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Statistics - Estimation


Point estimates are the most likely value for a population parameter.

Confidence intervals express the uncertainty of an estimated population parameter.


The Point Estimate

A point estimate is calculated from a sample.

The point estimate depends on the type of data:

  • Categorical data: the number of occurences divided by the sample size.
  • Numerical data: the mean (the average) of the sample.

One example could be:

The point estimate for the average height of people in Denmark is 180 cm.

Estimates are always uncertain. This uncertainty can be expressed with a confidence interval.


Confidence Intervals

The confidence interval is defined by a lower bound and an upper bound.

This gives us a range of values that the true parameter is likely to be between.

For example that:

The average height of people in Denmark is between 170 cm and 190 cm.

Here, 170 cm is the lower bound, and 190 cm is the upper bound.

The lower and upper bounds of a confidence interval is based on the confidence level.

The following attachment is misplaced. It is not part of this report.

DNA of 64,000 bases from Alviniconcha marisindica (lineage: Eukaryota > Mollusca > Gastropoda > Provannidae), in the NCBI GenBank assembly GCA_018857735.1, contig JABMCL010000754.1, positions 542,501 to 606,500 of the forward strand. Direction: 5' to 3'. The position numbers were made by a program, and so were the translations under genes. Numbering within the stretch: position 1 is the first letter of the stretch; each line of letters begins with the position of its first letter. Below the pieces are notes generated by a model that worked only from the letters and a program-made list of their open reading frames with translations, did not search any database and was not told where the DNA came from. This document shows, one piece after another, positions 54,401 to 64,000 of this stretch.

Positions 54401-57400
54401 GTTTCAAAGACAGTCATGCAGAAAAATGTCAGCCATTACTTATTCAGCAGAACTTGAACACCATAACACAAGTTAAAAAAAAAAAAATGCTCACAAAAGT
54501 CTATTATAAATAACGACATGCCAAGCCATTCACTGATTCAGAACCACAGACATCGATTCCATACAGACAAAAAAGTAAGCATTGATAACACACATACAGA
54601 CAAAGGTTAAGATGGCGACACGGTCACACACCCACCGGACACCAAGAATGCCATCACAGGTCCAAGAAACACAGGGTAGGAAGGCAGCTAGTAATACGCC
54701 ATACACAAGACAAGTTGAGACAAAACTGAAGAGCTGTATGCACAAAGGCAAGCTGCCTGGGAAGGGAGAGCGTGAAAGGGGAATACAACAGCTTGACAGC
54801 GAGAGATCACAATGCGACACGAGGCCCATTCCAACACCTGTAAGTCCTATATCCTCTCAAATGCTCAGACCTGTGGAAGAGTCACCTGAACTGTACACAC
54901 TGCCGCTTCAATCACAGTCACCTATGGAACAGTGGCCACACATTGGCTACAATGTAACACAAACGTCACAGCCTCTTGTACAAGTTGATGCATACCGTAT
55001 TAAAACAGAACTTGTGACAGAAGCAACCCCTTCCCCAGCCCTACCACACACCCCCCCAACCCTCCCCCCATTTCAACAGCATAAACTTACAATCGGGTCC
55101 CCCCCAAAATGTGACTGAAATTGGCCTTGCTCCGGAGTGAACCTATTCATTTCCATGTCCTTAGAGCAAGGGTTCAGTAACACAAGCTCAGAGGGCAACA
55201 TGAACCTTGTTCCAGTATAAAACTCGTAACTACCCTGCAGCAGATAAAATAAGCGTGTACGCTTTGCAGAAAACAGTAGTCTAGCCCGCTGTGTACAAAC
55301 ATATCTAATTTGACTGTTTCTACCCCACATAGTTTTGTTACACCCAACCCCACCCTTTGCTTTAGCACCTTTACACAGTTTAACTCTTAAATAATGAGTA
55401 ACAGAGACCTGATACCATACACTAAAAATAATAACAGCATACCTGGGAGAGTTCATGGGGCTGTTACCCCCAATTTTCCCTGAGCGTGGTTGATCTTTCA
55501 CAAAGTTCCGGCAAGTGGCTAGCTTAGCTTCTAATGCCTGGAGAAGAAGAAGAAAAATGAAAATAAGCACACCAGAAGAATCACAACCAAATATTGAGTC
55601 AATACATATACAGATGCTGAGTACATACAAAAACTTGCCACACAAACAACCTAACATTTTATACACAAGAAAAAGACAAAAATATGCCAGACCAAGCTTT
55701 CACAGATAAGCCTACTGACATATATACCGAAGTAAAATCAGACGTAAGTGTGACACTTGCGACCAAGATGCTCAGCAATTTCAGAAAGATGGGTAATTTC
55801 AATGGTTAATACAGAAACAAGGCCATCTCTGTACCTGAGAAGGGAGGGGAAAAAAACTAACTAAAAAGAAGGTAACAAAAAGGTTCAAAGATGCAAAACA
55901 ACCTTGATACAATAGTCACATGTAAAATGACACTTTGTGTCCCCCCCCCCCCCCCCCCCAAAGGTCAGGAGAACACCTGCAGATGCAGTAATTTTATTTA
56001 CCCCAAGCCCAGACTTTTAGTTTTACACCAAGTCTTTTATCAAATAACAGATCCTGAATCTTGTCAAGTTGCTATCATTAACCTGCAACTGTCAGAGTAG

The Confidence Level

Confidence levels can be expressed as percentages or decimal numbers, and the most commonly used are:

  • 90% (0.90)
  • 95% (0.95)
  • 99% (0.99)

The higher the confidence level, the bigger the interval will be.

For example, the confidence intervals for the average height of people in Denmark might be:

90% confidence level: between 175 cm and 185 cm.

95% confidence level: between 170 cm and 190 cm.

99% confidence level: between 160 cm and 200 cm.

We use this confidence level together with a probability distribution to decide how large the margin of error is.


The Margin of Error

The margin of error is the distance between the point estimate and the lower and upper bounds.

The margin of error is based on the confidence level and the data we have from the sample.

For example, if the point estimate for the average height of people in denmark is 180 cm:

5 cm margin of error: between 175 cm and 185 cm.

10 cm margin of error: between 170 cm and 190 cm.

20 cm margin of error: between 160 cm and 200 cm.


Steps for Calculating the Confidence Interval

The following steps are used to calculate a confidence interval:

  1. Check the conditions
  2. Find the point estimate
  3. Decide the confidence level
  4. Calculate the margin of error
  5. Calculate the confidence interval

One condition is that the sample is randomly selected from the population.

The other conditions depends on what type of parameter you are calculate the confidence interval for.

Commonly estimated parameters are:

  • Proportions (for qualitative data)
  • Mean values (for numerical data)

You will learn the steps for both types in the following pages.